Like America, my political beliefs were forged during the fires of a fight for independence from totalitarian rule. I spent my teens fighting in Josip Tito’s resistance in Yugoslavia during World War II.
Like most of America’s immigrants, my belief in the promise of our country began long before I reached her shores. Growing up poor in a suburb of Belgrade, I spent hours in the elementary school library poring over maps and reading the stories of Nikola Tesla and Michael Pupin, poor Serbian boys like me who had gone to America to become great inventors.
My life-long fascination with America – the land far across the sea, the land of opportunity – began in that library. I read about scientists who were unraveling the mysteries of the universe at the California Institute of Technology, and I knew I needed to find my way to Pasadena.
There’s no other country in the world that people dream of so deeply, that people book one-way tickets to sight unseen. What was true for a boy growing up in the chaos of World War II is true for boys and girls growing up in today’s far different world: America is still a synonym for opportunity.
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America is the only country where – if you are willing to work for it – you can turn $200 into a pharmaceutical company that has made billions of dollars and saved millions of lives. That kind of independent, entrepreneurial spirit is exactly what built our country.
After seeing so many years of death and destruction during the war, I decided to dedicate my life to saving lives – through medicine and through peace.
I got to live the American dream that started in a Yugoslavian library when I put together the team of scientists who developed the first broad spectrum antiviral drug, Ribavirin. It is one of the world’s major biotechnology drugs and is used to treat tens of millions of people worldwide, including infants hospitalized with severe respiratory infections and adults battling HIV and hepatitis C.
The longer I lived in America, the more mesmerized I became by new American heroes like John F. Kennedy and his New Frontier idealism, with its concern for education, civil rights and the alleviation of poverty. And Kennedy’s liberal social views defined for me America’s necessary and indispensable role in the world. I found extraordinary pride in being an American, and the democratic ideals this wonderful nation has always espoused.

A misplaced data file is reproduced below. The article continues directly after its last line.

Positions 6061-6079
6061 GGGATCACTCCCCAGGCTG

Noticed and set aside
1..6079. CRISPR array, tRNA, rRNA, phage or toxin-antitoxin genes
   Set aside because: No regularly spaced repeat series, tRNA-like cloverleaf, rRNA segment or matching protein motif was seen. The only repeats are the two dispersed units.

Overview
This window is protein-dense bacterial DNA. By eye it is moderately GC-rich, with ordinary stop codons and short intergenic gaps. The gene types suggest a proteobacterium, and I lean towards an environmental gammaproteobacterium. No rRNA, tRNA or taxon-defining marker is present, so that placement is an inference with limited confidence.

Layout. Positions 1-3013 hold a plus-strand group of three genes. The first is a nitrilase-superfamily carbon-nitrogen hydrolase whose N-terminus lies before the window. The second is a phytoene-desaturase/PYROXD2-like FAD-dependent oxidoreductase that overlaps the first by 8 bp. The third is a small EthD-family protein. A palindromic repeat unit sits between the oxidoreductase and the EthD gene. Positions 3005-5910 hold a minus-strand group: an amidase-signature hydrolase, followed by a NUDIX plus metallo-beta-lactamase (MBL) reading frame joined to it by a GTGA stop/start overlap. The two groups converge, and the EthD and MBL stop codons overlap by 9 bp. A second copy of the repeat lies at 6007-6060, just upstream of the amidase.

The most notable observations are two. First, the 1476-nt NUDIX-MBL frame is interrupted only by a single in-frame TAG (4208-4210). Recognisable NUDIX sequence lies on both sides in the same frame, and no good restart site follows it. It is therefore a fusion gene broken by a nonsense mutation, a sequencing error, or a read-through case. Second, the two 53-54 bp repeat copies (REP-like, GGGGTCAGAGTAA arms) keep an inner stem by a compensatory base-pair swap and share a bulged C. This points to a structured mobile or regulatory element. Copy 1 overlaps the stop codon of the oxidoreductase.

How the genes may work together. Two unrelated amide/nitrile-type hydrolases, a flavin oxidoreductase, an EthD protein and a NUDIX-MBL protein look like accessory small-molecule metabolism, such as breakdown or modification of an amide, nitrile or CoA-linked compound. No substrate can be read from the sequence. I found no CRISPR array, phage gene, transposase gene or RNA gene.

Those ideals are what motivated me to take on one of the toughest tasks in my life. In 1992, I was invited to return to the country of my birth and serve as Yugoslavia’s prime minister at a crucial time. I wanted to turn that country into the California of Europe, overhauling the archaic political and economic edifices of communism and introducing the American political, economic and social values that had drawn me here.
I knew that America had provided the world with a successful blueprint to follow: an integrated and economically sustainable country composed of a union of diverse states. That vision would define much of my political thinking as we worked to bring peace to the Balkans through the Dayton Accord in 1995, which drew new territorial borders inside Bosnia and Herzegovina. It is a vision that has motivated me and my work every day.
America does more than make individual success possible. America shows the world what is possible when everyone has opportunities and freedom. Our forefathers built this country to create a new way of life for its people. They also created a model for democracy envied and replicated the world over. More than 160 of the world’s countries have used written charters based on the U.S. Constitution. There is so much here to be proud of, there is so much here that children around the world still dream of. I celebrate America’s spirit of independence and promise of opportunity today and every day.
Milan Panic, former prime minister of Yugoslavia, is a California businessman who started ICN Pharmaceuticals.